Bulldozing Soviet Art
A series of exhibits focuses on Oscar Rabine. Did his 1978 exile to Paris clear new ground for dissident art?
Four years after the Bulldozer exhibit symbolically broke through the armor of official Soviet censorship for the first time to give Soviet art its “half day of freedom,” the authorities hustled Rabine out of the empire. He was 50 years old and had never set foot out of the Soviet Union, and the authorities offered him what must have been an exhilarating opportunity to spend three months painting in Paris. The offer was sweetened with the casual threat of the commencement of juridical and criminal proceedings if he did not get on the plane.
After having spent a pleasant three months in Paris, Rabine went to the Soviet embassy for a routine renewal of his tourist visa, at which point the consul called him into his office and read out a telegram proclaiming that he had been stripped of his Soviet citizenship by special decree of the Supreme Council of Soviets. When the shocked Rabine asked the consul for a copy of the telegram so that he could have something to show French immigration officials, the consul informed him that the telegram was Soviet property and that, as he was no longer a Soviet citizen, what he would say to or show the French was none of his concern.
Yet the émigré years were good to Rabine. These were the first calm times of his life and the first time he had experienced freedom. While he remained doggedly committed to the distinctive vision he had worked out decades before, a new symbology appeared in his repertoire—barges floating down the Seine and French cafés and wine bottles began appearing in his canvases. And though the gray village of the Moscow suburb had been replaced by the slightly distinguishable village of Montmartre, one could tell that these new painting were of his French period and not a complete departure from his old style. Set askance to Soviet reality, and now askance to the French reality, they nonetheless began exhibiting the telltale signs of the exile’s nostalgia for his lost homeland. I asked Rabine whether he thought the criticism of a lack of evolution of his work was legitimate—why there had there never been a late period? “Through history artists have moved around, Goya, da Vinci died in a foreign country. But there is no difference, they stayed the same artists,” he told me. “Time played its role. Impressionism, for example, was not a tendentiously political art movement by its nature, which is why it was not changed by politics.”
When I asked him how he compared his work to that of his peers in the nonconformist movement, he told me that they were all just pursuing their work in a logical direction and that “Conceptualism as a doctrine and a ‘named’ school did not yet exist.” And then, “Khomar kept saying that my passport was the true foundation of Russian pop art. But he was the only who said that and anyways, I did not insist.” For what it’s worth, I agree with Khomar: Rabine’s passport is to 20th-century Russian painting what Mayakovsky’s passport was to 20th-century Russian poetry.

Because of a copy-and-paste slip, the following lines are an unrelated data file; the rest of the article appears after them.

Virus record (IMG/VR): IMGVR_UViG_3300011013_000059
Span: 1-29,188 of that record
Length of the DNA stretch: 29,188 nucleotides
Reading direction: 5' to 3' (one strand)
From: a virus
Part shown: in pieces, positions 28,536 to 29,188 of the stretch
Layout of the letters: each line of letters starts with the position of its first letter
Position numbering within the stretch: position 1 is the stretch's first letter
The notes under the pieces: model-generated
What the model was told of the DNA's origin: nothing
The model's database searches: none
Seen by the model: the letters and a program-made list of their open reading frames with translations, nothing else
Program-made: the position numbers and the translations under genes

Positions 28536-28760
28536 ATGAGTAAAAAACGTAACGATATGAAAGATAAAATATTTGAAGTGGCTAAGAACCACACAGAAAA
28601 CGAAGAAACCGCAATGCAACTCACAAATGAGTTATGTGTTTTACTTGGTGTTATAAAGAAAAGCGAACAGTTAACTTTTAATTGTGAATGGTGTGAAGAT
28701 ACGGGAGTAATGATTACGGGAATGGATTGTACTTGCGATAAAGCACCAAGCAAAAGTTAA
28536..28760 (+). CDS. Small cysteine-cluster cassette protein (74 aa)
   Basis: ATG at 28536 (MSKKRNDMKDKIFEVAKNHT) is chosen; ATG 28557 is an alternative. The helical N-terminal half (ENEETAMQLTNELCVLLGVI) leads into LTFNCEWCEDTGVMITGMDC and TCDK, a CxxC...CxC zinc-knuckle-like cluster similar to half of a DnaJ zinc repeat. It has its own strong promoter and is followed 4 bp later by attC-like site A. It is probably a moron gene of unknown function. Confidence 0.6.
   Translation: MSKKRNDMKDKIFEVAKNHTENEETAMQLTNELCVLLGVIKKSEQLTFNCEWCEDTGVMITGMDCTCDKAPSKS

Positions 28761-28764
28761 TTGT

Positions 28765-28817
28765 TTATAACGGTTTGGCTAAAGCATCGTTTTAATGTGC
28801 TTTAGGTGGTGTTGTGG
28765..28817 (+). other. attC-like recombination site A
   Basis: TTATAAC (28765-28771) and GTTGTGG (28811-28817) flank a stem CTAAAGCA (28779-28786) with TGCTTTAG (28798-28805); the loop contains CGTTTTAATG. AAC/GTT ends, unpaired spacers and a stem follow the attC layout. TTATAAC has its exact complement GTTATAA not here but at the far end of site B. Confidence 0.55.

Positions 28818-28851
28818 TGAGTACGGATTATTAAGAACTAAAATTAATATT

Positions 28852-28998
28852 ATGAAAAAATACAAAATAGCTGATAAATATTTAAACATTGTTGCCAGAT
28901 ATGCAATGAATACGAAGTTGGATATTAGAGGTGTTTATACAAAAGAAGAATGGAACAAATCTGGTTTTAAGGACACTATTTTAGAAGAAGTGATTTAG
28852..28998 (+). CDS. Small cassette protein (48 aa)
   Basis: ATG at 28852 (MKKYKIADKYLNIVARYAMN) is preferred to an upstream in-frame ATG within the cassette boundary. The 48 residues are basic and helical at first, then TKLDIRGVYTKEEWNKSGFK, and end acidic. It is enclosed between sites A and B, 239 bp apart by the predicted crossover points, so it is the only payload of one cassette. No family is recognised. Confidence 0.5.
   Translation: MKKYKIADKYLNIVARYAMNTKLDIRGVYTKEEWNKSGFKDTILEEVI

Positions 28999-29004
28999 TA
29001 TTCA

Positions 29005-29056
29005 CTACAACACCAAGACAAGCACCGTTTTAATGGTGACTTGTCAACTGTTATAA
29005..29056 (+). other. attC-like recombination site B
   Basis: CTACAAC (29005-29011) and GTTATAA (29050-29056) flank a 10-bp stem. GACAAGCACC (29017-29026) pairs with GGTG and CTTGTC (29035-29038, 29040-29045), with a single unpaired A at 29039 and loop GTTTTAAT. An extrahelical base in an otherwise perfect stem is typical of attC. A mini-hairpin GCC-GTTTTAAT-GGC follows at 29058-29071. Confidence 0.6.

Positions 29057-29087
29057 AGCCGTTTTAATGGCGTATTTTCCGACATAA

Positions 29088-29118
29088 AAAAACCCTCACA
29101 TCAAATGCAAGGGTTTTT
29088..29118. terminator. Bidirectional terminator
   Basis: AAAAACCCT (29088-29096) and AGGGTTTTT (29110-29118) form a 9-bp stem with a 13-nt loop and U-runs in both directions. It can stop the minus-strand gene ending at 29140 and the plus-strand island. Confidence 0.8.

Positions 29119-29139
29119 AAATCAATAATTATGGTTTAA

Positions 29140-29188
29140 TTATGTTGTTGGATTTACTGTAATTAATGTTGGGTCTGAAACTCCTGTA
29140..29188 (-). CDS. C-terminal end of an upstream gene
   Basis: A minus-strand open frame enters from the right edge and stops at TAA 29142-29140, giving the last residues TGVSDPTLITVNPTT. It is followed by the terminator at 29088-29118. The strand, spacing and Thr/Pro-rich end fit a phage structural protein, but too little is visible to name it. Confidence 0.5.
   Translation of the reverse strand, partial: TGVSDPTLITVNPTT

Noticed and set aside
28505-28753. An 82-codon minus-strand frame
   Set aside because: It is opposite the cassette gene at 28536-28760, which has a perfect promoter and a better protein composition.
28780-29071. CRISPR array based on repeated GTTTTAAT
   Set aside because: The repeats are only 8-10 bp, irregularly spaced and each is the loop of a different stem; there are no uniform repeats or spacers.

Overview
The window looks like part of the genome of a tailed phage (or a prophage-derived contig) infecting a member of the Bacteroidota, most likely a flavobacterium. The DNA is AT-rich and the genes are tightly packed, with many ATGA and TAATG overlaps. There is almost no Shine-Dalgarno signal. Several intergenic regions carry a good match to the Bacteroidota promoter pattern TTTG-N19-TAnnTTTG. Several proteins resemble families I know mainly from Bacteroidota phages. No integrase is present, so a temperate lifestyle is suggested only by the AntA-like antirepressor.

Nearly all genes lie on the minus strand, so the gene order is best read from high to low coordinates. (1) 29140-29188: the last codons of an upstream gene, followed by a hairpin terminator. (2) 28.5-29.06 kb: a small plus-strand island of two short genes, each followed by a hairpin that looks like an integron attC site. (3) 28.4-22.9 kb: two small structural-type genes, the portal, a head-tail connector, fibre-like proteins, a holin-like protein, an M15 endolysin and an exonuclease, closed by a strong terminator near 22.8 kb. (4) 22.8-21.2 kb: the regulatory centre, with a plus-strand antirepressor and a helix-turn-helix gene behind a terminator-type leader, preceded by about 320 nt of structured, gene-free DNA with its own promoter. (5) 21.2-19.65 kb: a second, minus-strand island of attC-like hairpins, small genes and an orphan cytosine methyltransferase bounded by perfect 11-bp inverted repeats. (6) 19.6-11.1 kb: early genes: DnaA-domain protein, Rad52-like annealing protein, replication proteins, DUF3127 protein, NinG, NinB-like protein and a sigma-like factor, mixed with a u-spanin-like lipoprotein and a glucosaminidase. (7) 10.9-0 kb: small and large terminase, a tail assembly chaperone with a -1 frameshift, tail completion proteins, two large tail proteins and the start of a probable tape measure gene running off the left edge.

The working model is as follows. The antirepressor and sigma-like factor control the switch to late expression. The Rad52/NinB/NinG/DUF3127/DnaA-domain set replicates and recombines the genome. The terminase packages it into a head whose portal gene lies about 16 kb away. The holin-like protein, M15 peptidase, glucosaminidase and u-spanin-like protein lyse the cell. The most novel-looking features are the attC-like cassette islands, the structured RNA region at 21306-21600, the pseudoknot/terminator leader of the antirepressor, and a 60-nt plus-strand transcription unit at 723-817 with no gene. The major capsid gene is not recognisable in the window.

Not having any living family relations in Russia (they are all in Queens, New York), and perhaps retaining something of his stance against the Soviets, Rabine chose to remain in Paris after the collapse of the Soviet Union. His explanation that the “structures of social relations are not yet settled there” is a testament to the fact that, as is the case with many exiles who have outlived the course of their exile, the home he lost no longer exists. “Journalists continuously ask,” he confided, “whether I consider myself French or Russian. But I am neither, I am a Soviet man. I spent half my life as a Soviet man.”
Such reflections are ironic in light of the fact that the post-Soviets very much consider Rabine a Russian. In April of 2010 the premiere of a documentary film about his life and art was held in the Russian Embassy amid a not inconsiderable amount of imperial pomp personally overseen by the Russian cultural minister as well as the ambassador to France. Rabine’s Russian citizenship was restored and celebrated with an official banquet at the personal bequest of the ambassador, though Rabine makes a point of emphasizing that the he never asked for it back, simply accepted the offer. The irony of superstar dissidents being claimed by the new regime as national treasures and progenitors of its newfound cultural legitimacy is not lost on Rabine. “Khomar, Erik Bulatov, Edik Shteinberg: Are all honorary members of the academy now,” he told me with a mischievous smile. “They have rehabilitated all the old Jews.”
Widowed four years ago when the artist Valentina Krapivnitskaya, his wife of six decades, died, Rabine now lives alone and continues to do what he has done with enduring and graceful composure. In his old-world bearing, his Spartan lack of pretension, and his attachment to a lost world, he is the archetypal spirit of the temperate passion that, in the words of another exile from Riga, Isaiah Berlin, at its best marks the Russian Intelligentsia “as the first class in world history held together by morality.”
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The author, like Israel, takes risks—and lives in opposition to nebbishy Jewish New Yorkers